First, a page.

Members of Podostemaceae are aquatic angiosperms that grow on
water-worn rocks in waterfalls and rapids which are subject
to seasonal fluctuations in water level. The plants grow submerged
during the rainy season and are usually exposed to the air during
the dry season. They flower shortly after exposure to air and
set fruits whilst drying. The family has evolved specialized
morphologies that appear to have adaptive significance. Within
the family, considerable discontinuous morphological variation
is reflected by the current classification in which approx.
270 species are classified into about 47 genera, mostly monotypic
or oligospecific (Cook, 1996
The extensively modified plant body of the Podostemaceae isdifficult to interpret using the ordinary root–shoot concept.A seedling of subfamily Podostemoi deae either has a rudimentaryprimary shoot (plumule) or lacks one, and may or may not havea relatively short-lived primary root (radicle) (Mohan Ram and Sehgal, 1997;Suzuki et al., 2002). The mature plant usuallyconsists of an adventitious (secondary) root, which arises fromvarious parts of the seedling with the exception of the hypocotyltip, and root-borne adventitious shoots. The morphological natureof the diversely structured roots is controversial, and theyhave been variously termed a thallus, root–thallus orcrust, as well as a root (Rutishauser and Huber, 1991). In AsianPodostemoideae species, roots are flattened subcylindrical,ribbon-shaped or foliose (thalloid) (Willis, 1902; Engler, 1930;Troll, 1943; Cusset, 1992; Cook, 1996; Schnell, 1998; Jäger-Zürn, 2000a;Uniyal and Mohan Ram, 2001). In Z. subulatum (Gardn.)C. Cusset and Z. lichenoides (Kurz) Engl., as in many otherPodo stemoideae, the root is subcylindrical or ribbon-shaped,respectively, and alternately branched. Unusually, there isa shoot at every point of root branching (Warming, 1888; Willis, 1902;Mathew and Satheesh, 1997; Rutishauser, 1997; Jäger-Zürn, 2000a).The pattern is as regular as that commonly seen in shootsof most angiosperms where shoots occur in the axil of each subtendingleaf. The shoot emerges on the dorsal surface of the root nearthe lateral edge between the main axis and lateral root. Thisassociation between root branching and shoots is also seen inCladopus, a species of Polypleurum and Asian members of Podostemoideae,whereas there is no such association in other related speciesof Polypleurum (S. Koi et al., unpubl. res.).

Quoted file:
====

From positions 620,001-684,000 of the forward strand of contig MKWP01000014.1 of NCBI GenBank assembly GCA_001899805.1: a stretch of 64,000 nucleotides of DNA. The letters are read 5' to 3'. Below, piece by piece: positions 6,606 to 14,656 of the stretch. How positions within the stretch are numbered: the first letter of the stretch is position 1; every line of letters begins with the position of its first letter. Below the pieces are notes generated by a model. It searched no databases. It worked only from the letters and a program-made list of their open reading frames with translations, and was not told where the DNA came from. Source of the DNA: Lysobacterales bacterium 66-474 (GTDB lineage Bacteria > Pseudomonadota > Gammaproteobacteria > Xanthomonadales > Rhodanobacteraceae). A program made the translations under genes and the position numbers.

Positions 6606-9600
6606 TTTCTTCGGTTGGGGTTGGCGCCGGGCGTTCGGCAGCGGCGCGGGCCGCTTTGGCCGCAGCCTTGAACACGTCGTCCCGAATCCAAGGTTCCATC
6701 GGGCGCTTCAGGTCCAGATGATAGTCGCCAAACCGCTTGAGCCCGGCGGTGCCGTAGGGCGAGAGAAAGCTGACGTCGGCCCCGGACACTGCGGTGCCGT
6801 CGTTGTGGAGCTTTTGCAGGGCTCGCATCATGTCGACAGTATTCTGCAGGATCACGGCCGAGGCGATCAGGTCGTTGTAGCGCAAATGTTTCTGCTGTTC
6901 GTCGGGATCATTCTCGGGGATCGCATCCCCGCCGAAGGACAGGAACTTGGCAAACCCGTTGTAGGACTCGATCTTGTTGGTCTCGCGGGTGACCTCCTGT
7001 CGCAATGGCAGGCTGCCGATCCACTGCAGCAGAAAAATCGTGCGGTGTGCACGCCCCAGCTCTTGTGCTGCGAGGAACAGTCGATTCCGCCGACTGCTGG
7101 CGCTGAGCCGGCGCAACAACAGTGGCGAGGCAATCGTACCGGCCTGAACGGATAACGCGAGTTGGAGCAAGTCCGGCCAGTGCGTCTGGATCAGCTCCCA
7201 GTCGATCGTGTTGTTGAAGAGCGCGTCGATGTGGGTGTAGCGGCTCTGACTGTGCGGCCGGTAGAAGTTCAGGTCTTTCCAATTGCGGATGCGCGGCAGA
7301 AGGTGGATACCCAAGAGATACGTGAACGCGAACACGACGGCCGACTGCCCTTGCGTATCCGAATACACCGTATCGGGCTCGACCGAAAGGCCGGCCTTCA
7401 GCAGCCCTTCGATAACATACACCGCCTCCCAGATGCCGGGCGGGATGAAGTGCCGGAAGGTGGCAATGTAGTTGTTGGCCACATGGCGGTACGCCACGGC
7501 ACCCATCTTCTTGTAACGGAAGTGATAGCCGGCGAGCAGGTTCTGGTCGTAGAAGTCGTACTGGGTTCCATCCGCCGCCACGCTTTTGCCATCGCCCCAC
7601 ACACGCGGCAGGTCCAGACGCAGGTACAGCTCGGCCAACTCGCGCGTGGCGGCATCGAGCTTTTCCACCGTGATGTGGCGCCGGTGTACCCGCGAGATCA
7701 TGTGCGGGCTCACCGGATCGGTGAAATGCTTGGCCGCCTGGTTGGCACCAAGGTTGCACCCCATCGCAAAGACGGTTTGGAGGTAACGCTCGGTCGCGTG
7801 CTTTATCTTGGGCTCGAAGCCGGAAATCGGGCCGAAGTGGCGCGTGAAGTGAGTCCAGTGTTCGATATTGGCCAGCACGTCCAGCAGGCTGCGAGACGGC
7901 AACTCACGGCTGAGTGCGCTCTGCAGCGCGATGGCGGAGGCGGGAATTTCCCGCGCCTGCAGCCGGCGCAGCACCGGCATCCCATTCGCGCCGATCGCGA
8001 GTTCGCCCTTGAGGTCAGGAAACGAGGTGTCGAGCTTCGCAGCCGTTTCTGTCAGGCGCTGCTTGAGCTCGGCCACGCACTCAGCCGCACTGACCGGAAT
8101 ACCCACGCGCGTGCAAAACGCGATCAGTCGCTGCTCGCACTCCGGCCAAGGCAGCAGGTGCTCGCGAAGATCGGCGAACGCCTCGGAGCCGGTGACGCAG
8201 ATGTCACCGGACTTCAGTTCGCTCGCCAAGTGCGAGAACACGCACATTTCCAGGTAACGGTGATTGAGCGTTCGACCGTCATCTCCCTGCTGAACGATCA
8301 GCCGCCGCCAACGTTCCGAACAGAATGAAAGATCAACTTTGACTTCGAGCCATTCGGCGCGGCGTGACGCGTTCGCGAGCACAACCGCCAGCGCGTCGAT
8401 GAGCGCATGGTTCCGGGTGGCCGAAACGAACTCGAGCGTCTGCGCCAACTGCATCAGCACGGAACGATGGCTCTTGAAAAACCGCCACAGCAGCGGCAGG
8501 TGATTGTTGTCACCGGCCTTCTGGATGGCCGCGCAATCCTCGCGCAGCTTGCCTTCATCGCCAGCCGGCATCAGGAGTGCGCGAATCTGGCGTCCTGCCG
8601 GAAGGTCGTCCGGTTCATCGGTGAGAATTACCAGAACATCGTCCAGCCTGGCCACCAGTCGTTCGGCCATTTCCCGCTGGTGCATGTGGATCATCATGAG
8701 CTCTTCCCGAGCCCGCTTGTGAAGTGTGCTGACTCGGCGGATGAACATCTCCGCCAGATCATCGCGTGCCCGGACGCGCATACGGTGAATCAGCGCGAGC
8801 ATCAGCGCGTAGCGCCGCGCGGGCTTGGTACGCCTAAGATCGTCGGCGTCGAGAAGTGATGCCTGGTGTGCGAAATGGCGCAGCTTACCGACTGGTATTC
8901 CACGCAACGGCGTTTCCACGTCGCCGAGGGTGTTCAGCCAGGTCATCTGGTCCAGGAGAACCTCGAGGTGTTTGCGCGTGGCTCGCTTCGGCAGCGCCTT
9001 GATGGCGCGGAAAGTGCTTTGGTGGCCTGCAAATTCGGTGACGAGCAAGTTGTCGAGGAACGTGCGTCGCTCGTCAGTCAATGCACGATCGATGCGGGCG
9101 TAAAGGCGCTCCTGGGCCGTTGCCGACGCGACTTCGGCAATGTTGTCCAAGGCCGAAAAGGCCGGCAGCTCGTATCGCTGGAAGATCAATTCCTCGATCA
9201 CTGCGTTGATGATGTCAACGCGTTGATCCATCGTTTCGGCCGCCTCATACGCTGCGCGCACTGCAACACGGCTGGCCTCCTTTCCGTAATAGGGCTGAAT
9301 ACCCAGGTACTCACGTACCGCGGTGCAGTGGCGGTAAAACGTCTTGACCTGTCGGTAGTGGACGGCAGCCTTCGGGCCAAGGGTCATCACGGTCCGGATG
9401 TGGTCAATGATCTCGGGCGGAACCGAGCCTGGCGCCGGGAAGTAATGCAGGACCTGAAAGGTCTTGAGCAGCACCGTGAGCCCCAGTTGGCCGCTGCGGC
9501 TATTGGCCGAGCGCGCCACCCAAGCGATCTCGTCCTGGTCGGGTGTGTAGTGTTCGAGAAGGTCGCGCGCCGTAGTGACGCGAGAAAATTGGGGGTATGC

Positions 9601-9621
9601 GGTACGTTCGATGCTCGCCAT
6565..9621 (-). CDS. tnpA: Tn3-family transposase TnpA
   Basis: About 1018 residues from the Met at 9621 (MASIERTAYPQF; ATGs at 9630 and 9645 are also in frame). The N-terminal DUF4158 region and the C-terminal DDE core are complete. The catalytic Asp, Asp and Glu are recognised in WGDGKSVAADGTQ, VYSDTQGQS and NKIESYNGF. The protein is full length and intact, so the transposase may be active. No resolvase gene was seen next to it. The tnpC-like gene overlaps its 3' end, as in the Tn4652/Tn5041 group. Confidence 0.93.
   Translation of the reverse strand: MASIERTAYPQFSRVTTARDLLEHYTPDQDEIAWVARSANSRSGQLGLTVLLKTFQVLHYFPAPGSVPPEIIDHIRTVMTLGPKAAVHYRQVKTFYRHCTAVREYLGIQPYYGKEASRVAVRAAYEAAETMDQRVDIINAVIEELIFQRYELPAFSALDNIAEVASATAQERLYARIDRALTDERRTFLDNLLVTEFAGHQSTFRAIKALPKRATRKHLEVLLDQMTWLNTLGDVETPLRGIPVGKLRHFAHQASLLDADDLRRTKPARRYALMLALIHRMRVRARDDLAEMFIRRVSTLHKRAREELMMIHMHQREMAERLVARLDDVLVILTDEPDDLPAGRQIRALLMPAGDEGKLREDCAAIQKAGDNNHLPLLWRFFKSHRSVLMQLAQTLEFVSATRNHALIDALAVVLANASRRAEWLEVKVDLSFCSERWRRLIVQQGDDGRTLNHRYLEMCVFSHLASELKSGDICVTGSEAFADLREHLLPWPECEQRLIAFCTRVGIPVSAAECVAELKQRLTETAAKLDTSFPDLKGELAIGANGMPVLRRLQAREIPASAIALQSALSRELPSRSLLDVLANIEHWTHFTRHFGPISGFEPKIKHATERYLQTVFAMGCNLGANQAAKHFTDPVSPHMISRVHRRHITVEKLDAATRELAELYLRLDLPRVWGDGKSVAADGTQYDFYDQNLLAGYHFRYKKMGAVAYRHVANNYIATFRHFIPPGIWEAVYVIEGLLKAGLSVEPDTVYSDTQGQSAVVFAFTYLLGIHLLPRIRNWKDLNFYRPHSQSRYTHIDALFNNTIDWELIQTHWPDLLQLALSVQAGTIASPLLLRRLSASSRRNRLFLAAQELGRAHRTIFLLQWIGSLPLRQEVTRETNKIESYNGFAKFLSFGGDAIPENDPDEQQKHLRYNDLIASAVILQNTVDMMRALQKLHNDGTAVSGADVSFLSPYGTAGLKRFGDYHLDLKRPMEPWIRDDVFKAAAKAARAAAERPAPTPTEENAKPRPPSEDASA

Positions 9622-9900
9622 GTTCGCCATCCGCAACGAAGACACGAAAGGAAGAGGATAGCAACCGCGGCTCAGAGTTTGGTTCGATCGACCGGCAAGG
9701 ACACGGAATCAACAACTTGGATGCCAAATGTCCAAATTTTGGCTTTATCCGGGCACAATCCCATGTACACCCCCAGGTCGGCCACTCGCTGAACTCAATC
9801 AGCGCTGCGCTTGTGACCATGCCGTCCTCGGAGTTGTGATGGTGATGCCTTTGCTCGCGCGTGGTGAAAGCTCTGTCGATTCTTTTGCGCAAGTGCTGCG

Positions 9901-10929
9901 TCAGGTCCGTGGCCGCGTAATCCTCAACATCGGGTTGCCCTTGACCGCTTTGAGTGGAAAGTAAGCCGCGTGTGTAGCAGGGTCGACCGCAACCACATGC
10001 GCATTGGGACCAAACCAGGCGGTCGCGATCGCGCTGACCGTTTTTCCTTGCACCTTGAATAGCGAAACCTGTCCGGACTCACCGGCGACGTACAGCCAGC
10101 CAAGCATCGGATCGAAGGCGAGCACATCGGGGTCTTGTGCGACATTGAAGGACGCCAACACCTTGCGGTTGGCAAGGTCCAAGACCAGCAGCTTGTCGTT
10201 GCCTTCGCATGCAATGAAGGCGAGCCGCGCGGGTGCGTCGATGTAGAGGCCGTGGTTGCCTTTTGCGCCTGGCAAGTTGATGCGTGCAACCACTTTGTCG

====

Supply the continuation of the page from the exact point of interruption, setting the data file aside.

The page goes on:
The foliose root is chlorophyllous, with extremely reduced vegetativeand reproductive adventitious shoots scattered on the dorsalsurface, and root hairs (adhesive hairs) on the ventral surface.Such roots are seemingly multifunctional. A molecular phylogenyshows that Asian Podostemoideae are monophyletic and dividedinto two clades, one consisting of Zeylanidium and Polypleurum,and the other consisting of Cladopus, Torrenticola, Hydrobryumand Synstylis (Cook and Rutishauser, 2001; Kita and Kato, 2001).This suggests that the foliose roots of Z. olivaceum (Gardn.)Engl. and Z. maheshwarii C. J. Mathew & Satheesh, and ofHydrobryum and Synstylis are derived independently from subcylindricalor ribbon-like roots in the two clades. This proposed parallelevolution is also supported by the developmental morphologyof seedlings (Suzuki et al., 2002). However, no attention hasbeen paid to a possible association between root lobing andshoot formation in Z. olivaceum and Z. maheshwarii in whichthe shoots are scattered irregularly over the dorsal surfaceof the root (Willis, 1902; Mathew and Satheesh, 1997; Jäger-Zürn, 2000b),although they are phylogenetically close to Z. subulatumand Z. lichenoides.
This paper describes the developmental anatomy of roots of Z.subulatum
and Z. lichenoides
, and Z. olivaceum
and Z. maheshwarii
with emphasis on the development of the root meristem, which
is associated with shoot initiation, during the course of root
branching. Anatomical data are compared for the four species
to clarify the evolution from subcylindrical to foliose roots
and the evolution of the developmental relationships of root
branching or lobing with such a regular association with shoots.